Update June 13, 2018, 2:30 p.m. EST: The Senate Agriculture Committee voted to approve the farm bill proposal 21 – 1. The lone “no” vote was cast by Republican Senator Chuck Grassley from Iowa, who wanted to establish payment limits for farm subsidies. As it stands, the proposal doesn’t place a new cap on subsidies, although it does reduce the adjusted gross income limit to qualify from $900,000 to $700,000.
Unlike the House’s farm bill, this proposal doesn’t make major changes to the Supplemental Nutrition Assistance Program (SNAP), formerly known as food stamps. However, its sponsors have marketed the bill as an attempt to “strengthen the integrity” of SNAP, language which may leave the door open for stricter requirements during the reconciliation stage.
Need a layman’s explanation of the farm bill? Our friends over at the Food & Environment Reporting Network (FERN) have produced this animated explainer for you:
That’s because the bill, titled the Agricultural Improvement Act of 2018, is largely just a continuation of the current farm bill, which was passed in 2014. It also doesn’t bother with any of the more contentious measures that appeared in the House’s proposal—most notably, its controversial attempt to enact stricter work requirements for the Supplemental Nutrition Assistance Program (SNAP), formerly known as food stamps.
The Senate’s version by comparison takes a more bipartisan and conventional approach—and, therefore, it’s much more likely to pass in some form. The Senate Agriculture Committee votes on the bill this Wednesday, when it’s scheduled for mark up.
Here are the other notable provisions in the Senate bill:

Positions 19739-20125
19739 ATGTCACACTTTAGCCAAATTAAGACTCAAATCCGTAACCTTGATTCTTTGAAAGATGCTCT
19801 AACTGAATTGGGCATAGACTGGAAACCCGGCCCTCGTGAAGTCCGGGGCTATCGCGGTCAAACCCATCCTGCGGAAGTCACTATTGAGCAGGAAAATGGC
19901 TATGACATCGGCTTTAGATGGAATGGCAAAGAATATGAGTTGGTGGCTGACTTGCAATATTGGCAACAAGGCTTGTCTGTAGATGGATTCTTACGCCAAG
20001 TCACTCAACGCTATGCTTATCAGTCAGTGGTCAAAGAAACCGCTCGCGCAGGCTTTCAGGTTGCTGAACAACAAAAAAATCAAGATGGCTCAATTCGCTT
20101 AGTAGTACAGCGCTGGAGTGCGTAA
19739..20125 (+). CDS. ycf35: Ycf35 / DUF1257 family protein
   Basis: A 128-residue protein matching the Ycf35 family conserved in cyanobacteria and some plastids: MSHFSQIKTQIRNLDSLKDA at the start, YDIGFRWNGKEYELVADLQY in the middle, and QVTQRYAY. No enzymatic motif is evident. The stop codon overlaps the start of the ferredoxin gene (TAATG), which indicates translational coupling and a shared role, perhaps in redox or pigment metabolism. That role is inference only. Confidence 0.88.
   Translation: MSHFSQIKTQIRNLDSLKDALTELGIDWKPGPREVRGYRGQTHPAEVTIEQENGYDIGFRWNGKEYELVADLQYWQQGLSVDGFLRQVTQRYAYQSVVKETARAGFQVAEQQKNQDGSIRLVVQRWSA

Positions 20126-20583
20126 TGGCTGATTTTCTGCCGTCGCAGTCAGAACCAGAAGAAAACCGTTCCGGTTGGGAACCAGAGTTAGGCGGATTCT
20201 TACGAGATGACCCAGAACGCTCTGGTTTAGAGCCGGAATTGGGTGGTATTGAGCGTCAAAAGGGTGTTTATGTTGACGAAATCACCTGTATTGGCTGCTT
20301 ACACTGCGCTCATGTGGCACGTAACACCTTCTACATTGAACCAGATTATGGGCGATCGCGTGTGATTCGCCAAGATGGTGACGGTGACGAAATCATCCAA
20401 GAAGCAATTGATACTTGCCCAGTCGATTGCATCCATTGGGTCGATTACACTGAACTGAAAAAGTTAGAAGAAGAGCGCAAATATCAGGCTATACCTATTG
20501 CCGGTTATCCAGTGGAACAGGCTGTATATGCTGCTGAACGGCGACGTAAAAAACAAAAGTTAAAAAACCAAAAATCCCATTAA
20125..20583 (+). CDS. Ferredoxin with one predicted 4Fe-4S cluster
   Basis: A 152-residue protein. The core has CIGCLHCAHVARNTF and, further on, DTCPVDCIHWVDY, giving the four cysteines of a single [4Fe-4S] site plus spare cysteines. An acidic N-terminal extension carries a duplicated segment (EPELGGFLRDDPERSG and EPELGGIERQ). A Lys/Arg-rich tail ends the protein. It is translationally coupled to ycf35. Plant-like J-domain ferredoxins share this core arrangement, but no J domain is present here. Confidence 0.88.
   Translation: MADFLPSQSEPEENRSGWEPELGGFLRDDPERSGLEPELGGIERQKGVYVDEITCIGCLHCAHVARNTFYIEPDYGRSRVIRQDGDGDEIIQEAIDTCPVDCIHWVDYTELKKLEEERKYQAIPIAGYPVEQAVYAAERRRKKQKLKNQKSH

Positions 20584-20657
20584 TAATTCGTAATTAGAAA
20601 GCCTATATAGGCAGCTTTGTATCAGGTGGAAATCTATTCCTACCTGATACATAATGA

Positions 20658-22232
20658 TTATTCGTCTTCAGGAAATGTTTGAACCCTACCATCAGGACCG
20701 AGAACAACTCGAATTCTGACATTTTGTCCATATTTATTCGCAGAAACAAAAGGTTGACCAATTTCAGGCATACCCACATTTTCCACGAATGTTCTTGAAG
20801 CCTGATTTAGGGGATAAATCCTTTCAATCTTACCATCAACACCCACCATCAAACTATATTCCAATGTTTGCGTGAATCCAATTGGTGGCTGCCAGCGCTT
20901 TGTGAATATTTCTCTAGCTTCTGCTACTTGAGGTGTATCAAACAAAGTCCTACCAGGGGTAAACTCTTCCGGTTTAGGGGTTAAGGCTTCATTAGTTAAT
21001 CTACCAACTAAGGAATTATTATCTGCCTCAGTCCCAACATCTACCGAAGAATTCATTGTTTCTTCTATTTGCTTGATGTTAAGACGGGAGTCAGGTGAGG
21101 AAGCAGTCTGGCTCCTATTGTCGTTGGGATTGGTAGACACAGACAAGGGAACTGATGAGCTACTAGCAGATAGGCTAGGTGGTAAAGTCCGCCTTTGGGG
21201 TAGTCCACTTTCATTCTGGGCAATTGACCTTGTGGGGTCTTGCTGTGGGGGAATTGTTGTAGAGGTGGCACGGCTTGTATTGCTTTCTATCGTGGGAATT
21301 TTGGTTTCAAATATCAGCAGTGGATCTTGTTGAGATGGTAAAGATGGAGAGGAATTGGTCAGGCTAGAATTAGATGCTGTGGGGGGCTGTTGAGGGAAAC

Mental health support services
The bill would re-authorize the Farm and Ranch Stress Assistance Network (FRSAN), a mental health resources program that was established by the 2008 farm bill but never funded. It allocates $10 million in funding through 2023 and requires the USDA submit a report to Congress on the state of behavior and mental health in farming communities.
The bill mandates funding for two organics programs: the Organic Certification Cost Share Program (which reimburses producers who apply for organic certification) and the Organic Agriculture Research and Extension Initiative (which funds projects for organics research and development). The latter program would receive $40 million in 2019 and 2020, $45 million in 2021, and $50 million in 2022 and each following year.
Food for Peace
The Senate bill, if passed, would modernize the Food for Peace program, which provides nutritional assistance around the world. Currently, NGOs that receive federal food aid are required to sell 15 percent of it in the local market where they operate. This rule, enacted in the 1980s, was intended to ensure that NGOs could raise the funds needed to cover shipping and administrative costs. In reality, it makes NGOs financially reliant on selling food that was intended to be given away. The practice, called “monetization,” would get axed should the Senate bill pass.
Hemp hemp hooray? The Senate’s proposal would legalize hemp as an agricultural product, and make the plant eligible for crop insurance. The U.S. is the only major industrialized country that bans hemp production, and supporters say legalization it could create a lucrative new market opportunity for the country’s agricultural communities.
United States Department of Agriculture (USDA) restructuring
Last year, Agriculture Secretary Sonny Perdue made some big changes to the USDA’s organizational structure. Notably, he eliminated the Under Secretary for Rural Development, a position that requires Senate confirmation to fill. This farm bill proposal brings the position back. Sorry, not sorry, Sonny.